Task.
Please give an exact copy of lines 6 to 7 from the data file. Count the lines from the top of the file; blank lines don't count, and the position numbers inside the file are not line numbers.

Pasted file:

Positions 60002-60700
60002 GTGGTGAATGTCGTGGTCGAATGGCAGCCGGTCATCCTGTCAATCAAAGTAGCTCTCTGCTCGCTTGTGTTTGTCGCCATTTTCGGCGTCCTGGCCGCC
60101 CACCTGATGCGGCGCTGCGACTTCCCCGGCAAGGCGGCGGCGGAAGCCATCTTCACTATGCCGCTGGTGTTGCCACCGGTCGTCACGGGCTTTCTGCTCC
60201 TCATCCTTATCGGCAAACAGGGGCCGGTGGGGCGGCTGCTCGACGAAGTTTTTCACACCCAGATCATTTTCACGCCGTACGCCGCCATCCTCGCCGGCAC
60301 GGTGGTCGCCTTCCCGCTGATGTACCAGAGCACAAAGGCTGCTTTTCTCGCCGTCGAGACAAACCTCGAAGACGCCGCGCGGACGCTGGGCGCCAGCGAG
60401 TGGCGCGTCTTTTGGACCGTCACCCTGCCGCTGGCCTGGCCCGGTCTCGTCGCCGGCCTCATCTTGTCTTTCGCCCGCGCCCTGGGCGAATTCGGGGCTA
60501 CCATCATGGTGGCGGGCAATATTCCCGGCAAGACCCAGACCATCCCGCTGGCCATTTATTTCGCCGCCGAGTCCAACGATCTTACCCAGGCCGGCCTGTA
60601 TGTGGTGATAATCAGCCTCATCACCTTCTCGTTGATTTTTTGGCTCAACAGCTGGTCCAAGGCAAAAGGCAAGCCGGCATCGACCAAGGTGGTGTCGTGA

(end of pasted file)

60401 TGGCGCGTCTTTTGGACCGTCACCCTGCCGCTGGCCTGGCCCGGTCTCGTCGCCGGCCTCATCTTGTCTTTCGCCCGCGCCCTGGGCGAATTCGGGGCTA
60501 CCATCATGGTGGCGGGCAATATTCCCGGCAAGACCCAGACCATCCCGCTGGCCATTTATTTCGCCGCCGAGTCCAACGATCTTACCCAGGCCGGCCTGTA